Ronny and the Daytonas: The Complete Recordings

RonnyAndTheDaytonas_TheCompleteRecordingsThe surprisingly extensive catalog of Nashville’s first surf band

On the surface, Ronny and the Daytonas’ “Little G.T.O.” is a classic mid-60s California surf & drag hit. The song is super-stocked with a driving beat, period hot rod lingo and a falsetto hook worthy of Jan & Dean. But the song wasn’t produced in California, nor was it even the product of an actual group. The eponymous “Ronny” was actually John Wilkin, son of country songwriter Marijohn Wilkin (“Waterloo” “Long Black Veil”), the Daytonas were an ad hoc aggregation of Nashville studio hands, and the session’s producer was Sun Records alumni Bill Justis. Even more surprising, “Little G.T.O.” was Wilkin’s first foray as an artist, and it launched a recording career that lasted into the early 1970s and spanned multiple record labels.

The Pontiac G.T.O.’s 1964 debut proved to be a pivotal moment in automobile history, igniting a muscle car craze that engaged all four American car makers and spread quickly to popular culture. Wilkin was a high school student when his dual interests in music and cars were catalyzed by an article in Car and Driver. The result was the #4 hit, “Little G.T.O.,” with Wilkin’s nylon-stringed classical guitar providing the unusual solo. With a hit single on his hands, more originals were recorded, an album was put together, and a touring band was assembled to hit the road. The follow-on singles, “California Bound” and a cover of Jan & Dean’s “Bucket T,” charted, though without the nationwide impact of the debut, and “Little Scrambler” and “Beach Boy,” despite their teen effervescence, failed to gain any commercial traction.

The lack of follow-on hits didn’t deter Wilkin, and working with Buzz Cason, he released the bouncy single “Tiger-A-Go-Go” (b/w the instrumental “Bay City”) under the names of Buck & Buzzy. The duo had more success with the Daytonas’ second (and final) major chart hit, 1965’s “Sandy,” developing a softer sound with folk tones, lush backing vocals and strings. The corresponding album offered more introspective lyrics than the earlier surf songs, and reflected the sort of growing sophistication heard in the Beach Boys’ contemporaneous releases. Strangely, 1966 started up in reverse with the non-charting single “Antique ’32 Studebaker Dictator Coup,” a track lifted from the 1964 Little G.T.O. album.

The Daytonas’ finished their run on the Mala label with 1966’s “I’ll Think of Summer,” and debuted on RCA with “Dianne, Dianne.” The latter was co-written with Merle Kilgore, and carried on the soft sounds of Sandy. The flip, “All American Girl,” was a catchy Jan & Dean surf-rock pastiche that must have already sounded nostalgic upon its release in mid-1966. The background vocals and falsetto flourishes of “Young” quickly recall the Beach Boys, though the driving piano and drums give the song an original kick. The flip, “Winter Weather,” sounds as if it were drawn from an AIP teen film set in snow country. Wilkin also tried covers, turning Rex Griffin’s 1937 suicide themed, “The Last Letter” into a teenage tearjerker, venturing winningly into light psych with Mark Charron’s “The Girls and the Boys,” and crooning “Alfie” and Boyce & Hart’s “I Wanna Be Free.”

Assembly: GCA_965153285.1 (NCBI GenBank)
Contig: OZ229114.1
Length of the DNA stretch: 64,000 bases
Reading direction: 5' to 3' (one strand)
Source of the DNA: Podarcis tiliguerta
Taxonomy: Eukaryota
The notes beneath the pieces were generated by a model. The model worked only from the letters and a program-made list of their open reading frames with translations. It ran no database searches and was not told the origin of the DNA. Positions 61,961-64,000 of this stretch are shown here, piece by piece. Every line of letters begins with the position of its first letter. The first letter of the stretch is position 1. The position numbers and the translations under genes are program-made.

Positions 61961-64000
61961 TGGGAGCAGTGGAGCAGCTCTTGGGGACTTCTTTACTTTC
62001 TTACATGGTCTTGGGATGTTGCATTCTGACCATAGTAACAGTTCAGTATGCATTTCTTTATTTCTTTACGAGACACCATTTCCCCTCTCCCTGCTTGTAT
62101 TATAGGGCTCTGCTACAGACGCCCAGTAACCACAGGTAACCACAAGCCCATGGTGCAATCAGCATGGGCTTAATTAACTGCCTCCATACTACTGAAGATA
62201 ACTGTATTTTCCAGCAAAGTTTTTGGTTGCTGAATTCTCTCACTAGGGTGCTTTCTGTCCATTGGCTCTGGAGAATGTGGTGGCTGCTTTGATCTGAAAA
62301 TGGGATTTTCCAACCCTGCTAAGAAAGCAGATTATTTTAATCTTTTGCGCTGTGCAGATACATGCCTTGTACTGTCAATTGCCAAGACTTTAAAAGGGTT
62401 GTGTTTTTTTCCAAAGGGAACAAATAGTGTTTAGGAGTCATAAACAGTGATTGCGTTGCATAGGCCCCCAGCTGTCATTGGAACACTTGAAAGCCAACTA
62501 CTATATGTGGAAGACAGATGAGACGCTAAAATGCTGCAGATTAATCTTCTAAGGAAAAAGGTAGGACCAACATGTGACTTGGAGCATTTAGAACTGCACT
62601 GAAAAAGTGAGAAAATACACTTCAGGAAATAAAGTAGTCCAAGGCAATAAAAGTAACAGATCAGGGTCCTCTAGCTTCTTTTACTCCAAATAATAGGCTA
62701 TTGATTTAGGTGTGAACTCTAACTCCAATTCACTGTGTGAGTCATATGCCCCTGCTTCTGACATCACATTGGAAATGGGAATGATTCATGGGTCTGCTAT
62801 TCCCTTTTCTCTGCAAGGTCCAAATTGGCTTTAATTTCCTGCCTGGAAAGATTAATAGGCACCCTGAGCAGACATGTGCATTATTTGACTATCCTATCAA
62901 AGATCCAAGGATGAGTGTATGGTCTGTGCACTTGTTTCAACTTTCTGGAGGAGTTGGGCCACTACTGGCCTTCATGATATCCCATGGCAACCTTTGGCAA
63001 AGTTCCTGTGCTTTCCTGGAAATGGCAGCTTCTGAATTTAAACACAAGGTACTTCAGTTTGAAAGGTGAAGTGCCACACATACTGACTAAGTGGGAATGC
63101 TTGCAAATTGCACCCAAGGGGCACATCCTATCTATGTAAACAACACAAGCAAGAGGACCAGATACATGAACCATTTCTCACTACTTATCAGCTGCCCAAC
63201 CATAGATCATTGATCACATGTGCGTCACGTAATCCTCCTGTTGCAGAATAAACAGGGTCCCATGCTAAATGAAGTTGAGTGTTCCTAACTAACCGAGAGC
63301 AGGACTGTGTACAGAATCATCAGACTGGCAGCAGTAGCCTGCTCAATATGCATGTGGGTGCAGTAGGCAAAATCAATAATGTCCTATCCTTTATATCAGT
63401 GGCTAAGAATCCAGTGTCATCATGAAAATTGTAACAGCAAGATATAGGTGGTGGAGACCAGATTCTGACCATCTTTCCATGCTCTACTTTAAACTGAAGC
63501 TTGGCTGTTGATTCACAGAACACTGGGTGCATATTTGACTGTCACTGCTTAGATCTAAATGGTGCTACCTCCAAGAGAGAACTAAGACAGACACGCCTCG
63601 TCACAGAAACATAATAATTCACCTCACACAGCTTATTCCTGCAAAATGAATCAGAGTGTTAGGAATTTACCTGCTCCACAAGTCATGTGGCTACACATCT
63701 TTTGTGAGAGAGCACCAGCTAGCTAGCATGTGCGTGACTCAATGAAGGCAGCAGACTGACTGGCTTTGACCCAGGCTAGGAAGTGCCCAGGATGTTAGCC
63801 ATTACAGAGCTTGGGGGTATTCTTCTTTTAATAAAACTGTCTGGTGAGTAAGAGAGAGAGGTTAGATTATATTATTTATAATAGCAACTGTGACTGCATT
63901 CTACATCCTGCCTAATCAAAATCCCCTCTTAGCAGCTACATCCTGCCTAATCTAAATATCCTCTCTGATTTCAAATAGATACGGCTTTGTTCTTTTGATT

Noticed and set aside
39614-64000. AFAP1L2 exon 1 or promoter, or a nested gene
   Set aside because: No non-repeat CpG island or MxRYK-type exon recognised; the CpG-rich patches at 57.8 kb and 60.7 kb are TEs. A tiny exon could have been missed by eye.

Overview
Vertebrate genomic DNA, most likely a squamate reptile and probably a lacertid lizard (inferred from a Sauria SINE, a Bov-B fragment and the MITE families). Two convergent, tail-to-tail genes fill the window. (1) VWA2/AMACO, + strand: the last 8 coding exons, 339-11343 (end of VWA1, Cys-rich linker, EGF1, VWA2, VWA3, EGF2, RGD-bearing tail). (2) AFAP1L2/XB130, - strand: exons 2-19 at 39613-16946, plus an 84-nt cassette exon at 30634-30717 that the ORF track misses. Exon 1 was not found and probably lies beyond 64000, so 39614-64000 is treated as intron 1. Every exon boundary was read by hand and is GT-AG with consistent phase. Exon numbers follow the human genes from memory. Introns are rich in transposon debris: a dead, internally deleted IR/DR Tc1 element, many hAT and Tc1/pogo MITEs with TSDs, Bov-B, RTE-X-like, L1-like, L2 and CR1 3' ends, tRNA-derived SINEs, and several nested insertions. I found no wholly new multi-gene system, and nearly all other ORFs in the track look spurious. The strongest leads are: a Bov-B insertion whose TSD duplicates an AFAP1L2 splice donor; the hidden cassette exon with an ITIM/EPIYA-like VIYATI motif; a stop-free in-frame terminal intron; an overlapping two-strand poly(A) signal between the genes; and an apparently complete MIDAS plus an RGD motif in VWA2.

RCA issued singles by both the Daytonas and Bucky Wilkin, the latter including the war themed “Delta Day (No Time to Cry),” co-written by Wilkin, his mother and one of her Buckhorn Music staff writers, Kris Kristofferson. Wilkin’s last “Ronny” originals included the Brothers Four-styled folk harmony of “Walk with the Sun,” the harmony rocker “Brave New World” and the pop “Hold Onto Your Heart.” A few tracks that were left in the vault finish off disc two with the surf-styled “Daytona Beach” the organ rocker “Hey Little Girl,” a reverential cover of Barry & Greenwich’s “Chapel of Love,” and the tender “Angelina.” For a “group” that’s known primarily for their first single, Wilkin built a surprisingly extensive catalog, riding various musical trends between 1964 and 1968, and creating a solid body of original work. Missing are his later solo releases on Liberty and United Artists, but what’s here, remastered almost entirely from tape in original mono, with revealing liner notes by Mr. Wilkin himself, is a surprise and a delight. [©2015 Hyperbolium]

John Buck Wilkin’s Home Page

Tags: , , , , ,

Comments are closed.